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With the buzz surrounding Phideauxís Doomsday Afternoon, it seems as if this yearís best album may have gone overlooked. In Songs from the Bilston House, Guy Manning has totally outdone himself. When my hands werenít giving the air guitars - or those equally phantom keyboards - their due, my mouth was agape with shock and awe.

For several days straight, I was humming this very music. I just couldnít get these catchy tunes out of my head. And believe it or not, Iím not talking about one or two songs. In general, Manningís latest album is littered with accessible passages and mantras. Every time I hear it, I am befuddled at how long it took him to craft this masterpiece. It seems like only yesterday he released A Matter of Life & Death, One Small Step, and Anserís Tree. How in the heck did he fit so much onto a single disc?

Looking at the credits, I see he had assistance from Andy Tillision. This might explain why a number of the numbers parallel The Tangent. While that might fulfill a piece of the puzzle, this extraordinarily gifted Englishman deserves a glut of accolades for his wholesome efforts. He has 77 minutes and 14 seconds of confectionary goodness, and itís completely absent of marshmallowy minutiae or fluff. Even his hazelnut gelato isnít cut with lesser fillers.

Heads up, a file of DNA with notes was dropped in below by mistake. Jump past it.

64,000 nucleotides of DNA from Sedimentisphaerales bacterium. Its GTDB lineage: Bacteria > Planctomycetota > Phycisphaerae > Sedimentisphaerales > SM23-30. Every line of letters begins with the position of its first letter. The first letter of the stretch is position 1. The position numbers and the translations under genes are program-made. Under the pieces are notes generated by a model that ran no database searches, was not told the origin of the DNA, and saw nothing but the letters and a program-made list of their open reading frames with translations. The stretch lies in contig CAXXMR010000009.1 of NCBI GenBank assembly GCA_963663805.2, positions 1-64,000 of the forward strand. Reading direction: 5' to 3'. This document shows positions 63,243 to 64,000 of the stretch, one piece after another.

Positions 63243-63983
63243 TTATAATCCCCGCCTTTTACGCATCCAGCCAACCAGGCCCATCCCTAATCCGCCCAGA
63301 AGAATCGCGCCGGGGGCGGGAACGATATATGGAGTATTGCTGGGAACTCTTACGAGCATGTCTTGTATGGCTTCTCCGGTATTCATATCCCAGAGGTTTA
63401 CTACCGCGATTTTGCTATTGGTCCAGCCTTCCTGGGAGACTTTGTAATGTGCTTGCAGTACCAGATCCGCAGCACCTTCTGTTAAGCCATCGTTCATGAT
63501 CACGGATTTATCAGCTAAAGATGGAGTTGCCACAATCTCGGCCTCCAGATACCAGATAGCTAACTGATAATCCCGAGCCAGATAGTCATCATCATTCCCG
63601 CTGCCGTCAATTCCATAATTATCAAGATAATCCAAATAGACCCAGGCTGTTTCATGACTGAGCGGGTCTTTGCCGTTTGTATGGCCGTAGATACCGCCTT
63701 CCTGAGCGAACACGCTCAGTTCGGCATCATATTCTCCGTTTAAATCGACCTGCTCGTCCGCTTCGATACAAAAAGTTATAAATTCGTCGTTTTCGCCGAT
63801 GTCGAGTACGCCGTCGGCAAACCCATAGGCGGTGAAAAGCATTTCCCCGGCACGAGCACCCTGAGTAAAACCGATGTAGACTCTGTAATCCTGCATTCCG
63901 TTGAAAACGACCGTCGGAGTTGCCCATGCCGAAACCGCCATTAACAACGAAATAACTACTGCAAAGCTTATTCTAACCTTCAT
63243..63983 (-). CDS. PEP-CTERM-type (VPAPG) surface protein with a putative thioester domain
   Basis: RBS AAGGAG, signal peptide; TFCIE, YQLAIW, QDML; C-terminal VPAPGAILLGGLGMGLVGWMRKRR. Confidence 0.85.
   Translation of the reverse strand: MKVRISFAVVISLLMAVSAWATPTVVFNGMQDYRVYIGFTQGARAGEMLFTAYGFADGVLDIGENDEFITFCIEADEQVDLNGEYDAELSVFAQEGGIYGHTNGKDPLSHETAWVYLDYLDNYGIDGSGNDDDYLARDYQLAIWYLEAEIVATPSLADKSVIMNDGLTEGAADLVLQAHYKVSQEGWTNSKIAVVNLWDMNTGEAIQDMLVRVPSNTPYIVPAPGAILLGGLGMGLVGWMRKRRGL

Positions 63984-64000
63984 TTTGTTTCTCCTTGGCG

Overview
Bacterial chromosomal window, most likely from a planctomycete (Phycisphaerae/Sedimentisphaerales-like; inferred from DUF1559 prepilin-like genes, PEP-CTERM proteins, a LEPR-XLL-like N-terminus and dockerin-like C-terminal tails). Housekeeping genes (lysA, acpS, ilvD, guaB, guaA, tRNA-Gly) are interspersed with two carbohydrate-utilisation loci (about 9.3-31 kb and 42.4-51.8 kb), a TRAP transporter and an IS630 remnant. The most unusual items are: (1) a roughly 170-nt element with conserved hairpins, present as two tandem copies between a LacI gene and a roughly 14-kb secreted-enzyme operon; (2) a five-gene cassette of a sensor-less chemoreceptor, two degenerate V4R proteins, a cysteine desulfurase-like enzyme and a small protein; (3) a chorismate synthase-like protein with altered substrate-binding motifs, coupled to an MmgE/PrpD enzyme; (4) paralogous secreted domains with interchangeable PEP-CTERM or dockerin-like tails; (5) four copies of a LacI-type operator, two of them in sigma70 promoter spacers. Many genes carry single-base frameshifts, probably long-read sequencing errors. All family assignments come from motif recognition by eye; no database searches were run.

To describe this concept album, I keep returning to the same correlation. This is like Charlie and The Chocolate Factory on shuffle. As Tim Burton has done for The Demon Barber, it would come as no surprise if the prince of dark fantasy came knocking on Manningís door with the possibilities of a screenplay. To that end, this material is not only incredible; itís as sing-able as an east coast musical. Then again, itís more up to date than a sacrificial lamb on Broadway.

Playing the role of Oompa-Loompas are Laura Fowles and Julie King whose backing vocals round out the equation by adding a sweet eeriness to the mix. Since they are females and neither pygmies nor munchkins, it seems as if Deep Roy, Warwick Davis and Kenny Baker, will have to keep looking for employment. Not to mention, Fowles brings her saxophone to the table; thus making her more desirable to the stage manager.